Perspectives: A Continuum of Quality Care For Seniors


The United States faces an enormous challenge as the baby boomers reach their senior years. By 2030, the number of persons older than 65 will nearly double—reaching 20% of the population. The new American Senior will attain higher education levels, have lower levels of poverty, increased racial/ethnic diversity, fewer children, a longer life expectancy…. and more chronic illnesses.

Date Updated: 11/01/2009

Currently, there is no continuum of care for seniors that helps them remain independent as they age. Our delivery system is still very hospital centric and acute/episodic care focused. The various programs that do exist are, at best, a patchwork—available in limited geographic locations, to limited numbers of individuals, and often difficult to access. Most of these services are under‐funded relative to current need, let alone future need. Finally, there’s a woeful lack of integration with current senior services, resulting in significant inefficiencies and, worse, a bereft population of informal caregivers struggling to coordinate care with little, if any, training or assistance.

Bruce Chernof HeadshotBruce Chernof, MD, President and CEO of The SCAN Foundation, dedicated to creating a society where older adults can access health and supportive services of their choosing to meet their needs. The Perspectives Series provides opinions and observations about transforming the way in which we age. Follow Dr. Bruce on Twitter @DrBruce_TSF.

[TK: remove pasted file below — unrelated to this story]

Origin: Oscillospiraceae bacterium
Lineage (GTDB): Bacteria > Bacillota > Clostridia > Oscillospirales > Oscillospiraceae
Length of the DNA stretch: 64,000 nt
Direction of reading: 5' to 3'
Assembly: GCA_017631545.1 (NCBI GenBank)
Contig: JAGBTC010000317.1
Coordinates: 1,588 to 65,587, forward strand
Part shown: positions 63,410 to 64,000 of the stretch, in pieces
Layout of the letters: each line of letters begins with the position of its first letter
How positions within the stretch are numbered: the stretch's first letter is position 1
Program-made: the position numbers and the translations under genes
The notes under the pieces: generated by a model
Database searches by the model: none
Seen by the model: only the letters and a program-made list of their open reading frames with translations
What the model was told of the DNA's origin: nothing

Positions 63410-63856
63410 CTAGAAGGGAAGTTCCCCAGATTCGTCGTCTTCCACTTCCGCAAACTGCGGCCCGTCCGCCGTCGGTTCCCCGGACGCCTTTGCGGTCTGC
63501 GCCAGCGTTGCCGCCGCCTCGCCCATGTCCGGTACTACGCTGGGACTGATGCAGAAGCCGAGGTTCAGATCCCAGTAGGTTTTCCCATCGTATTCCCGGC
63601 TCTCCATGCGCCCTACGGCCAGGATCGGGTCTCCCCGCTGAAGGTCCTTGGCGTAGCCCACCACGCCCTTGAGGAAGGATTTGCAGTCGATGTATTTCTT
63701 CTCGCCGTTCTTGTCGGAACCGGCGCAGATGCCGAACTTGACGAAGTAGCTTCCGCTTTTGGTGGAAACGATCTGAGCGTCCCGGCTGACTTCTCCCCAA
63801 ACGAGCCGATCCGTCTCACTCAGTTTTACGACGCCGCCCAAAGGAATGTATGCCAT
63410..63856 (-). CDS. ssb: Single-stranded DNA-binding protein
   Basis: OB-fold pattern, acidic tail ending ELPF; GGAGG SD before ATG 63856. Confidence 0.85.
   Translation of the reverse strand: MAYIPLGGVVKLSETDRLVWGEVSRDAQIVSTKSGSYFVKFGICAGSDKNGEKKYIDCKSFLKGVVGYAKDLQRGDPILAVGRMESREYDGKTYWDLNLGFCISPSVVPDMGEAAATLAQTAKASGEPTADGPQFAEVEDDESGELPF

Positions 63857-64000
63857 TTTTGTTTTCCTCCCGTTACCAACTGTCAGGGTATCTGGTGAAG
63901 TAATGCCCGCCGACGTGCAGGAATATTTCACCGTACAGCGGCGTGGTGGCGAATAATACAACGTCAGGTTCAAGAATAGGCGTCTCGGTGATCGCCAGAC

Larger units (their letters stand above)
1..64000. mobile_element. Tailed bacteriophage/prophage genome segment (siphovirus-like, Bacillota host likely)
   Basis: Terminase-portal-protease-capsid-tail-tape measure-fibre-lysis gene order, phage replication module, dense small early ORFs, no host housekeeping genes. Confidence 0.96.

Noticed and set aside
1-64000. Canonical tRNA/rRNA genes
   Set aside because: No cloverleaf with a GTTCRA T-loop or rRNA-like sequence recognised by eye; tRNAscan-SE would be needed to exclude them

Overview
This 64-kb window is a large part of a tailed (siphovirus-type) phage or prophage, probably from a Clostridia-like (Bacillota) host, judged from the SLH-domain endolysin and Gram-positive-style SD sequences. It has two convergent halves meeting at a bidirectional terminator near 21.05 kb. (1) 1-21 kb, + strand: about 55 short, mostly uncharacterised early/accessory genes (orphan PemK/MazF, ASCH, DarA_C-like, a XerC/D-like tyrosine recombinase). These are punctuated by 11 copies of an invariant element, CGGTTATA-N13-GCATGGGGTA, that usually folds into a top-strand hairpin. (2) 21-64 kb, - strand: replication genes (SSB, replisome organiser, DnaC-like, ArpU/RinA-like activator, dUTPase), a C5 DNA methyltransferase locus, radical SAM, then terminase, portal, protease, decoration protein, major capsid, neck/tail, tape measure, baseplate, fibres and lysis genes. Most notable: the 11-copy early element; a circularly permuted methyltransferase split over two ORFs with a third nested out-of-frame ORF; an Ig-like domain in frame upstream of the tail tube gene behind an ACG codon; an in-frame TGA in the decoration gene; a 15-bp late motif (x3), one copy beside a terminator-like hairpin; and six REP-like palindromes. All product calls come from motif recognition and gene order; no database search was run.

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Chances are you know and love an older person with needs. Maybe it’s that neighbor of yours whose trash cans you help bring in once a week. Perhaps it’s your grandparent or even a parent who needs help understanding the bills or getting the groceries up the stairs. The reality is the population of older adults in this country is growing rapidly due in large part to the aging of baby boomers – a demographic shift that affects us all. Advancements in health care and technology have also spurred this phenomenon, yet we know that a longer life also brings a greater likelihood of facing multiple chronic health conditions and possibly needing help with everyday activities.

In this Perspectives, Dr. Chernof reflects on the Foundation’s presence at the 2012 American Society on Aging Conference and how improving long-term care in California will require the long-term strategies and dedication of a social movement.

This policy brief establishes a basis for the critical system transformation activities necessary to produce a high quality, person-centered system of care for older adults and people with disabilities.